“Someone told me that I could be a lot more than I thought I could a long time ago, and they were right. I just wanted to make every one of my players feel what I felt. I think that with each empowered woman the world becomes a better place. I also believe that women supporting one another is a core value. I tried to teach my girls that it is not about comparing, or being better than the other girls, it is about being the best version of you. Most people are flipping awesome, just in different ways.”

Chicks with Picks Eddie Bauer Scholarship Winne

Kat Carney excited to attend the Quickie

Kat already embodies what it means to be a Chick and we can’t wait to have her come and put that enthusiasm on ice.

Join Kat at The Quick Clinic – click here for more information.

Thank you Eddie Bauer for sponsoring the 2014 Chicks with Picks Scholarship.  The recipient of this scholarship will receive a “tuition waiver” for the cost of the clinic along with up to $1,000 in Eddie Bauer outfitting.

Winner Announced! Eddie Bauer Scholarship

Chicks and Eddie Bauer Scholarship WinnerChicks Climbing! and Eddie Bauer First Ascent are pleased to announce the Chicks Rock, Red Rocks scholarship recipient.  We’ll be getting to know Joselin better over the next few weeks but first, here is an excerpt from her application.  A big warm welcome to the newest Chick, Joselin!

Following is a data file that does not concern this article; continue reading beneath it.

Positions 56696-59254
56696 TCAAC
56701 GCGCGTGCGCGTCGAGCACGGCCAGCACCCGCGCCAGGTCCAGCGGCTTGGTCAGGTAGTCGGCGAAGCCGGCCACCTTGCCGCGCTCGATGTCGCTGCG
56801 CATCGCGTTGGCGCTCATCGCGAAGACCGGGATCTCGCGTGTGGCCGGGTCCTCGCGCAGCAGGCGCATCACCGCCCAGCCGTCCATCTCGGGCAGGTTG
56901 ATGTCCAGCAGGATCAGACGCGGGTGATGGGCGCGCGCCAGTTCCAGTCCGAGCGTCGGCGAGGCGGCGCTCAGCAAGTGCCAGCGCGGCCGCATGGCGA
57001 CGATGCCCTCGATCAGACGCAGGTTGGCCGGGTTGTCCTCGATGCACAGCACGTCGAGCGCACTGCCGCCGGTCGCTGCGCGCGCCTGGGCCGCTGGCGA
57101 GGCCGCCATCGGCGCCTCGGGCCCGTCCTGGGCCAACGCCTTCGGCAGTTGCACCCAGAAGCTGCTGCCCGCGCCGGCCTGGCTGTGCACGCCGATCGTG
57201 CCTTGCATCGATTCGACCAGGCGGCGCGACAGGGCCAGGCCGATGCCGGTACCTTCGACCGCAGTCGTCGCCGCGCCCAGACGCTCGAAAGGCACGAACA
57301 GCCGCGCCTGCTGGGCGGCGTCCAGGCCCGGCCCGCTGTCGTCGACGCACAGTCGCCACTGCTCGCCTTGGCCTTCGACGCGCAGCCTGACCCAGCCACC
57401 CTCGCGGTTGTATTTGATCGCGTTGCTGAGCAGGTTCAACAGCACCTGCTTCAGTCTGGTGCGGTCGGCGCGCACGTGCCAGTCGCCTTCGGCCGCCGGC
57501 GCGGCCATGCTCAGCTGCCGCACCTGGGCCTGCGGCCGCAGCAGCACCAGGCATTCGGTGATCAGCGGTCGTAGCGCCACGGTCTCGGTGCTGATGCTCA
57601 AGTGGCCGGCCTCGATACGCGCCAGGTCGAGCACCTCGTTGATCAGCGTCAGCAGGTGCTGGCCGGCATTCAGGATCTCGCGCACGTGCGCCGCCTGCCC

Part-time outdoor sales associate and future wilderness therapy expert                            

Why are you drawn to Chicks Climbing?              

Chicks Climbing is an opportunity to continue developing my knowledge and skills as a climber and just as significantly, be inspired and inspire other female climbers. As a female climber in the Eastern Sierra, surrounded by strong male climbers with contrasting physical strengths, abilities, and ambitions, climbing and sharing experiences with other females is an exceptional opportunity. I wish to have enriching, encouraging experiences of growth and support that only come from coming together with other female climbers. Women climbers are part of a community that have the ability to inspire each other in a special way, and for me, this type of support is a source of motivation to accomplish my goals as a climber and person.                               

Describe why you are the woman who should receive this support.      

I should receive this support because I have not only the desire to develop as an individual, but also enrich others with my experience. My wish is to spend the next years supporting youth wilderness programs, ideally developing a program within the area of wilderness therapy. This opportunity will facilitate my goal and contribute significantly to the knowledge and experience that I will need to accomplish this dream. I will take a big step forward with this scholarship, alleviating the financial load, especially as a recent graduate, and facilitating both experiential and educational growth.